HR Leader logo
Stay connected.   Subscribe  to our newsletter

Business forecasts strong despite ‘major concerns’ over international outlook

By Nick Wilson | |5 minute read

New research shows that Aussie businesses are still pessimistic when it comes to the global and domestic economic outlook. Despite this, confidence indicators suggest they’re hoping this year will be more productive than the last.

“Cautiously optimistic” is how Fifth Quadrant’s managing director, James Organ, described the 2024 outlook among small to medium enterprises (SMEs). Despite uncertain market conditions, particularly surrounding input costs, SMEs are as yet resilient, found Fifth Quadrant’s most recent Business Sentiment Index.

The outlook for the coming year is largely positive as 33 per cent of SMEs are expecting increased revenue across January, and 37 per cent are looking to grow over the coming year. This might not sound exceptional, but the good news is more about resilience. Only 20 per cent of surveyed SMEs are operating at a loss, while half are reporting profits.


“The resilience suggests effective cost management and operational efficiencies, enabling many companies to maintain profitability despite revenue challenges,” explained Fifth Quadrant.

So, what are the challenges?

The major concern voiced by SMEs concerns rising input costs as a consequence of inflationary pressures, which many expect to continue this year.

Recent forecasts have suggested that, while inflationary pressures should ease somewhat this year, the relief will likely be far more modest than the Reserve Bank of Australia (RBA) has been suggesting.

Alan Duncan, director of the Bankwest Curtin Economics School, for example, expects “modest improvements” in cost-of-living pressures, adding, however, that inflationary easing will reach “nowhere near” the Reserve Bank of Australia’s target of 2 to 3 per cent inflation.

In his opinion, global economic uncertainties and persisting domestic challenges (most notably, housing prices and rents) make this prediction a pipe dream.

“The overall economic outlook among SMEs remains cautious, with prevailing pessimism regarding global and Australian conditions,” said Fifth Quadrant.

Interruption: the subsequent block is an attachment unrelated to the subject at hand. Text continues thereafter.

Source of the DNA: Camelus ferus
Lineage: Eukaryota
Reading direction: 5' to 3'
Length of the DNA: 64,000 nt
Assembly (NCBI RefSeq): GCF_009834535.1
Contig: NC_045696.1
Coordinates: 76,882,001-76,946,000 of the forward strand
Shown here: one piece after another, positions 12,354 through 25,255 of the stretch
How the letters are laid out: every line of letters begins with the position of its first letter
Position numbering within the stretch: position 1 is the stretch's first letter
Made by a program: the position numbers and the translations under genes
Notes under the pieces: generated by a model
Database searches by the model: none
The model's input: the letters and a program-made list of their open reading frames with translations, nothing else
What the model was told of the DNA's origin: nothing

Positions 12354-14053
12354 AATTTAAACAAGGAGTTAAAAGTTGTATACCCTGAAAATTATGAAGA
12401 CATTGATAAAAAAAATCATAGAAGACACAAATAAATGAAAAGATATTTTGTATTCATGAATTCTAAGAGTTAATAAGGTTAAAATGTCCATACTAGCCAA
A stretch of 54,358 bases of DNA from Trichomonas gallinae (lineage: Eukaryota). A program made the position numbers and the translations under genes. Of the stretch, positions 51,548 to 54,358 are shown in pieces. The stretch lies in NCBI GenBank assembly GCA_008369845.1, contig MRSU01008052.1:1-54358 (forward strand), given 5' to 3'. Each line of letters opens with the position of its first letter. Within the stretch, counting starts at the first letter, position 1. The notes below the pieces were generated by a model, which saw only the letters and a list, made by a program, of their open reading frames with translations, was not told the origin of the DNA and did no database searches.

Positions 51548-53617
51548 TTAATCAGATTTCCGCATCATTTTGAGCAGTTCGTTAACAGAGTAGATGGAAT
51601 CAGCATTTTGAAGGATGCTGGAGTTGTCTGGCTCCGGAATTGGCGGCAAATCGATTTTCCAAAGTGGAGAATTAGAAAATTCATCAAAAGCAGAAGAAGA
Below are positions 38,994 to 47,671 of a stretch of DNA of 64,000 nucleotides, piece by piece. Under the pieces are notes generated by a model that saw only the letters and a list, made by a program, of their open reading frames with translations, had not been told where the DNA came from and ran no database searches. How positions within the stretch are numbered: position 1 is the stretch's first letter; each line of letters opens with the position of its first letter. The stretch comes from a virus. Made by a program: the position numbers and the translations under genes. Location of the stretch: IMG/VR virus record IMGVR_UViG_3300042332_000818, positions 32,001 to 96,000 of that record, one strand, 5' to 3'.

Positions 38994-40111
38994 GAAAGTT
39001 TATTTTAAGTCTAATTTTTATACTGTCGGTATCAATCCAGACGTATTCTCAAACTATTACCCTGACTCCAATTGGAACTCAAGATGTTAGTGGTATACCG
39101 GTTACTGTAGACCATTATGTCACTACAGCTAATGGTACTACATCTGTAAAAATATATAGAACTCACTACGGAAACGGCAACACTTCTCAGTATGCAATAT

Confident nonetheless

Despite persistent pessimism regarding economic conditions, Fifth Quadrant said their data suggests that confidence is up from last year, “underpinning a level of positivity for the coming year”.

Indeed, SMEs are more confident in their abilities to meet loan repayments, dovetailing with 20 per cent of SMEs looking for additional funds to “kick start operations in 2024”, said Fifth Quadrant.

More good news: fewer companies are planning to downsize or exit this year than last year – now at only 13 per cent of surveyed SMEs, while 18 per cent expect to increase their workforce across the next quarter alone, and one-third foresee higher wages.

Research from Robert Half shows the hiring trends are even more significant when considering all businesses, large and small, as 50 per cent of Australian employers expect to add new permanent positions this year, while 30 per cent said the same of contract roles. This was unpacked in a recent HR Leader article.

These confidence indicators persist despite a “modest decline” in capital investment and marketing expenditures early this year, according to Fifth Quadrant.

“In summary, many SMEs will be hoping for a brighter 2024 after another year of significant challenges,” concluded Mr Organ.

Nick Wilson

Nick Wilson

Nick Wilson is a journalist with HR Leader. With a background in environmental law and communications consultancy, Nick has a passion for language and fact-driven storytelling.